Diarrhoea and/or Vomiting
(Gastroenteritis) - Advice for parents and carers of children
If your child has any of the following
- Becomes pale, mottled and feels abnormally cold to touch
- Going blue around the lips or too breathless to talk / eat or drink
- Becomes extremely agitated, confused or very lethargic (difficult to wake)
- Develops a rash that does not disappear with pressure (the ‘Glass Test’)
- Is under 3 months of age with a temperature of 38°C / 100.4°F or above (unless fever in the 48 hours following vaccinations and no other red or amber features)
You need urgent help.
please phone 999 or go to the nearest Hospital Emergency (ED) Department
If your child has any of the following:
- Seems dehydrated: ie. sunken eyes, drowsy, sunken fontanelle (soft spot on baby’s head) or no urine passed for 12 hours
- Has blood in the stool (poo)
- Tummy pain that doesn't go away
- Has completely stopped drinking or breastfeeding
- Is unable to keep down any fluids during this illness
- Is becoming drowsy (excessively sleepy) or irritable (unable to settle them with toys, TV, food or picking up) – especially if they remain drowsy or irritable despite their fever coming down
- Is 3-6 months of age with a temperature of 39°C / 102.2°F or above (but fever is common in babies up to 2 days after they receive vaccinations)
- Continues to have a fever of 38.0°C or more for more than 5 days.
- If your child has diabetes, monitor their blood sugars closely and follow the sick day rules as specified by their individual plan
You need to contact a doctor or nurse today.
Please ring your GP surgery or contact NHS 111 - dial 111 or for children aged 5 years and above visit 111.nhs.uk
If none of the above features is present, most children with diarrhoea and / or vomiting can be safely managed at home.
Note that children younger than 1 year may become dehydrated more quickly. If your child appears otherwise well but you still have concerns, please contact your GP surgery or contact NHS 111 - dial 111 or for children aged 5 years and above visit 111.nhs.uk
Using the advice below you can provide the care your child needs at home
- Encourage your child to drink plenty of fluids – little and often. Water is not enough and ideally oral rehydration solution (ORS) is best. ORS can be purchased over the counter at large supermarkets and pharmacies and can help prevent dehydration from occurring.
- Mixing the contents of the ORS sachet in dilute squash (not “sugar-free” squash) instead of water may improve the taste. Apple juice can also be used instead of ORS.
- Continue to offer your child their usual feeds, including breast and other milk feeds.
- Do not worry if your child is not interested in solid food. If they are hungry, offer them plain food such as biscuits, bread, pasta or rice. It is advisable not to give them fizzy drinks as this can make diarrhoea worse.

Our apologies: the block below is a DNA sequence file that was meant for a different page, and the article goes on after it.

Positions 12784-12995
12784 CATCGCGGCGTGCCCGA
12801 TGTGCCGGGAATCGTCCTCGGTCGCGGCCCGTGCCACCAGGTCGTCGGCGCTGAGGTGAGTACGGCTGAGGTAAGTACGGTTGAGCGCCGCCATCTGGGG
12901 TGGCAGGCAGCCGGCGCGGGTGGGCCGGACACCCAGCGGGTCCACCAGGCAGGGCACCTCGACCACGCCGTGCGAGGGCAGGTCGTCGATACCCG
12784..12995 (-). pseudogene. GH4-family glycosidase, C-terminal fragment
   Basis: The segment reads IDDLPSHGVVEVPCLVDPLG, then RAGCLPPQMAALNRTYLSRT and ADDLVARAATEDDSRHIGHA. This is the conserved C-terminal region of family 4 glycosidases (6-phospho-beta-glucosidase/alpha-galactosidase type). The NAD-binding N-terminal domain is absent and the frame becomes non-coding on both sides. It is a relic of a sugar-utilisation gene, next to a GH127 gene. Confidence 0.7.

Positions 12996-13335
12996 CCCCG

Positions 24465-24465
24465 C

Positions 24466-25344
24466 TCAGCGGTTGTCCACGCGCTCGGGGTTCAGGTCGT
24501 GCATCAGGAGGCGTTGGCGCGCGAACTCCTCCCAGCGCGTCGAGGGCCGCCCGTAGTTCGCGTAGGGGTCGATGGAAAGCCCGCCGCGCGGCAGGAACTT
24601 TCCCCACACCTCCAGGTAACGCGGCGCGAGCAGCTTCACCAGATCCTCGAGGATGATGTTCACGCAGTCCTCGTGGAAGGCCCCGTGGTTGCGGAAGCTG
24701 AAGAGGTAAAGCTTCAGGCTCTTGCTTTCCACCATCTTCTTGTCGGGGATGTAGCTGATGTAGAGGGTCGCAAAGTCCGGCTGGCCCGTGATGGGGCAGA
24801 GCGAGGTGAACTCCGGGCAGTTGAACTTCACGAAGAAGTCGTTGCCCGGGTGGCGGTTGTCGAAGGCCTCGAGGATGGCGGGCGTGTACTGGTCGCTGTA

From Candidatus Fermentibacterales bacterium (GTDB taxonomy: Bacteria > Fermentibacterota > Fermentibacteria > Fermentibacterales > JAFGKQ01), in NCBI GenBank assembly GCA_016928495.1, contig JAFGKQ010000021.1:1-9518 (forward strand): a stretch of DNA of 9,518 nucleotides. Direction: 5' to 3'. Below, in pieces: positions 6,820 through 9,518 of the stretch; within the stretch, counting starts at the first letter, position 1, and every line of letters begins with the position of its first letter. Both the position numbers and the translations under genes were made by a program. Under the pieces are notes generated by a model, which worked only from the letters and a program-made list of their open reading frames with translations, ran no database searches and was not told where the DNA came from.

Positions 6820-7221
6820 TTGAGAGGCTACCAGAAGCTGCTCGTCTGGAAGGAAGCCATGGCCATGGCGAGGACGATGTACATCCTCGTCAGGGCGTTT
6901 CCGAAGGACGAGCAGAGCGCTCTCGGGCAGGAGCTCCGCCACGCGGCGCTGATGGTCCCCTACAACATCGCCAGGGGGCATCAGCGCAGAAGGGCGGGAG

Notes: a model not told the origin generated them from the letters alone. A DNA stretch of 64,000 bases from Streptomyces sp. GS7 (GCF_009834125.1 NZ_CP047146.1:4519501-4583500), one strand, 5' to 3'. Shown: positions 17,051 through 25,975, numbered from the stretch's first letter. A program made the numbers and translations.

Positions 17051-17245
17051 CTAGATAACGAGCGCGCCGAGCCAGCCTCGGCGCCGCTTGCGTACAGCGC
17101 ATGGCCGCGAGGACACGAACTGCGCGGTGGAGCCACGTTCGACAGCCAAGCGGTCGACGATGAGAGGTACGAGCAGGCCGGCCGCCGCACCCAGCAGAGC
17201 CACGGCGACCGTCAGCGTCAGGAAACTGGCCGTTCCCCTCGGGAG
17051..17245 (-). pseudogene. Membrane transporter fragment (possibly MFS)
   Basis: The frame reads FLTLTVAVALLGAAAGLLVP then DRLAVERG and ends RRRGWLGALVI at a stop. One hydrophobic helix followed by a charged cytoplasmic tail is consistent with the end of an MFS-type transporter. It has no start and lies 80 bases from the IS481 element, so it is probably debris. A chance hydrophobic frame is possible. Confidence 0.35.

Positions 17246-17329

- Your child may have stomach cramps; if simple painkillers such as paracetamol and ibuprofen do not help please seek further advice.
- Most children with diarrhoea and / or vomiting get better very quickly, but some children can get worse. You need to regularly check your child and follow the advice given to you by your healthcare professional and / or as listed on this sheet
- Tummy bugs are extremely common in young children and are almost always caused by a virus.
- They are easily spread, resulting in outbreaks in nurseries and schools.
- Diarrhoea can often last between 5 – 7 days and stops within 2 weeks. Vomiting usually stops within 3 days. If your child continues to be ill for longer than these periods, seek advice.
- Severe diarrhoea and / or vomiting can lead to dehydration, which is when the body does not have enough water or the right balance of salts to carry out its normal functions. If the dehydration becomes severe it can be dangerous.
- Children at increased risk of dehydration include:
- young babies under 1 year old (and especially the under 6 months)
- babies born at a low birth weight and those who have stopped drinking or breastfeeding during the illness
- children with faltering growth
Once your child is rehydrated and no longer vomiting:
- continue breastfeeding, other milk feeds and fluid intake - give full strength milk straight away.
- reintroduce the child’s usual food.
- avoid giving fizzy drinks until the diarrhoea has stopped
- if dehydration recurs, start giving ORS again
- anti-diarrhoeal medicines (also called antimotility drugs) should not be given to children
- your child cannot return to nursery / school until 48 hours after the last episode of diarrhoea and / or vomiting
Preventing the spread of Gastroenteritis (diarrhoea and / or vomiting):
You and/or your child should wash your hands with soap (liquid if possible) in warm running water and then dry them carefully:
- After going to the toilet
- After changing nappies
- Before touching food
Your child should not:
- Share his or her towels with anyone
- Go to school or any other childcare facility until 48 hours after the last episode of diarrhoea and / or vomiting
- Swim in swimming pools until 2 weeks after the diarrhoea has stopped